Wednesday, July 1, 2009 | For the family farm, the margin between profit and loss is razor thin in the best of times. These are certainly not the best of times for farmers in San Diego County.
The wildfires of 2003 and 2007, coupled with a crippling drought — now in its third year — have forced some local farmers out of business. And, with agriculture accounting for 80 percent of California’s water use, those still in business are being hit hard. They are enduring record water price increases, and, in some cases, mandatory usage cutbacks as high as 30 percent.
“One (water) district was proposing increases of more than 100 percent,” said Mike Mellano, a cut flower producer in Oceanside and president of the San Diego County Farm Bureau. Mellano said the record price increases and rationing, along with the worsening economic climate, have created “a little bit of a perfect storm” for county farmers.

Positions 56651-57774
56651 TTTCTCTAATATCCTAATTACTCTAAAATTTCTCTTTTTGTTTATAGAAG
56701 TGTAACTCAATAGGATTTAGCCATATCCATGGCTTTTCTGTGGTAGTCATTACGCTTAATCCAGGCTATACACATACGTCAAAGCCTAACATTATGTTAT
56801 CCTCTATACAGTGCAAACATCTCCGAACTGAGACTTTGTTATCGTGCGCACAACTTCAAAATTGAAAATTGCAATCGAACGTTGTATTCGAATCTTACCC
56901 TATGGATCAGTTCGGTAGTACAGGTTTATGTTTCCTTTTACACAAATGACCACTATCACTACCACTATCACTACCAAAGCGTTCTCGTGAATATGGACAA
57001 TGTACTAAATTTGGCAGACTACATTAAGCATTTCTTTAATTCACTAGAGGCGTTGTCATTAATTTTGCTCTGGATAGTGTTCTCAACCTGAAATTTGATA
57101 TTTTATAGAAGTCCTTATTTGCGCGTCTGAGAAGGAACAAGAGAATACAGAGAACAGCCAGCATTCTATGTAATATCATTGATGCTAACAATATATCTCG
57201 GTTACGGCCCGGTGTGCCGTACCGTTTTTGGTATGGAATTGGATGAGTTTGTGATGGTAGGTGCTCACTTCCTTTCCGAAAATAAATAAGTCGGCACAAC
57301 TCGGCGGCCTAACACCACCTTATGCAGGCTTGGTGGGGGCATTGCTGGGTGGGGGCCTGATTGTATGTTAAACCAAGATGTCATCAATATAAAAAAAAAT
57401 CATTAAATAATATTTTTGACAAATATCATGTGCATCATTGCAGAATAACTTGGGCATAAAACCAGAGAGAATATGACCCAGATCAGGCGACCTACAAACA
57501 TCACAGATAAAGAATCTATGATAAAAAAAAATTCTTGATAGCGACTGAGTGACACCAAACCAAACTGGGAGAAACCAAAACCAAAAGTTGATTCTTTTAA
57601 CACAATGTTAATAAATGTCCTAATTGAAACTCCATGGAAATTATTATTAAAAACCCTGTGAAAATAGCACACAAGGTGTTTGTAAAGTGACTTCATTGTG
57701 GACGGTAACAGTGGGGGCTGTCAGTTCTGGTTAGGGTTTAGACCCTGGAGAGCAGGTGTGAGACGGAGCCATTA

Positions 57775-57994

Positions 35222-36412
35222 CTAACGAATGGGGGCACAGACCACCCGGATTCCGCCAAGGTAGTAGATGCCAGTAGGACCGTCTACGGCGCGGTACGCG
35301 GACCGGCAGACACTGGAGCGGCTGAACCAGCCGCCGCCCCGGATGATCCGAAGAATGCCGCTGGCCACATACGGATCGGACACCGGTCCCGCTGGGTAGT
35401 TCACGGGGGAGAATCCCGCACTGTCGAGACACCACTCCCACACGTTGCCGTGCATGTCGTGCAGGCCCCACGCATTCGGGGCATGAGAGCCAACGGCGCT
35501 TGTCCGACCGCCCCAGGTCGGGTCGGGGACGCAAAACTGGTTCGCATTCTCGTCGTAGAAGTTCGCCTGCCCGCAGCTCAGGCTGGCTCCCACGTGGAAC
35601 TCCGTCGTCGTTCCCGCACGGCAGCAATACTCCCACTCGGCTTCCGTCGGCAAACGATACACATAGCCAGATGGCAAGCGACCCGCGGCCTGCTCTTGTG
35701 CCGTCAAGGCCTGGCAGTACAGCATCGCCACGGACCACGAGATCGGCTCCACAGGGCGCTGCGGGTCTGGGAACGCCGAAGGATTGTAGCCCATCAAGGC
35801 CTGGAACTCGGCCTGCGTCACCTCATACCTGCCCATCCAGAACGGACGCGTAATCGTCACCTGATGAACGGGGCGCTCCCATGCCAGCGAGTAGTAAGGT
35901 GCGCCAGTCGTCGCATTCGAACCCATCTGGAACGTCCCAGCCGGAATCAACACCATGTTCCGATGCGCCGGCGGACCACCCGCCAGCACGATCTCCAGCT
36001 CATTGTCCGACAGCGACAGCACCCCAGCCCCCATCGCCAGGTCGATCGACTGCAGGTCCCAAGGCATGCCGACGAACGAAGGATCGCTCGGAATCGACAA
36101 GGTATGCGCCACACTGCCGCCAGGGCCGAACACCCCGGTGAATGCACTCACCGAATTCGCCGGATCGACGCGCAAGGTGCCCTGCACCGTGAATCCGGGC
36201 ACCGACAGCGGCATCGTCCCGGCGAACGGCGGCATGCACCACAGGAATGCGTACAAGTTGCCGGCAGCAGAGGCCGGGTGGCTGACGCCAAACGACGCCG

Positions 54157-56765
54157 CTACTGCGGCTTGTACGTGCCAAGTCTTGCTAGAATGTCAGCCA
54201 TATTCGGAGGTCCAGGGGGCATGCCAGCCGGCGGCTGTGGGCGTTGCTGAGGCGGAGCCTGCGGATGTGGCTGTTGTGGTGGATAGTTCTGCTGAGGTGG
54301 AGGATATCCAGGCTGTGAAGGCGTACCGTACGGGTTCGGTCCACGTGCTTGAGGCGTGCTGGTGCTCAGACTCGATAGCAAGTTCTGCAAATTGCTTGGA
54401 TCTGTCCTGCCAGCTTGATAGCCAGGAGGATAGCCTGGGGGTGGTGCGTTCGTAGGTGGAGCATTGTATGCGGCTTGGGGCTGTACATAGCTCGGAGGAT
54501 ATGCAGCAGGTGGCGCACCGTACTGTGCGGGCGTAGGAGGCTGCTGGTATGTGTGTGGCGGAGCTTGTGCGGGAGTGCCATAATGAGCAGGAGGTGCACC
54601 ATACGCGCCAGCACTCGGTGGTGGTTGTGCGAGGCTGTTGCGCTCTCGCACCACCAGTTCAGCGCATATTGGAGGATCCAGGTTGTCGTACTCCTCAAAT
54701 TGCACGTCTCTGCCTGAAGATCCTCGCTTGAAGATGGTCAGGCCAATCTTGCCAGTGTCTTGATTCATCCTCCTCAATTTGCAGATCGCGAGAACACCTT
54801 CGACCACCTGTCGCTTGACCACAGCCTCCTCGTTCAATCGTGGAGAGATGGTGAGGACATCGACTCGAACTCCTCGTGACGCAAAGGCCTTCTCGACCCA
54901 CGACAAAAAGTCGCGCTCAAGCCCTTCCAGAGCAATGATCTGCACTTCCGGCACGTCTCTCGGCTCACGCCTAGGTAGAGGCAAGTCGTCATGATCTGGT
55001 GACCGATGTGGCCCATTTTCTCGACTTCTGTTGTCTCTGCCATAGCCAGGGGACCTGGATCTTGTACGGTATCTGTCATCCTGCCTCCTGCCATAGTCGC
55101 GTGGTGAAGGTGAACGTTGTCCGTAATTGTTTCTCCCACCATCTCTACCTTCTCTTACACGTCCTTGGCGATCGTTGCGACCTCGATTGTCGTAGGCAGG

One way to weather the storm is to make crops that don’t need as much water. This is the focus of pioneering research by University of California, San Diego biologist Julian Schroeder. He is a leader among scientists developing a new generation of crops that could ultimately protect agriculture from the scourge of drought. But as with all of humankind’s attempts to improve on nature, Schroeder’s innovation has high hurdles to overcome in both the scientific and cultural realms.
“The bad news is there is no magic bullet,” said Schroeder.
“The good news is that drought-tolerant mechanisms are multifarious,” he adds, meaning there are multiple approaches scientists can take that will yield an improvement.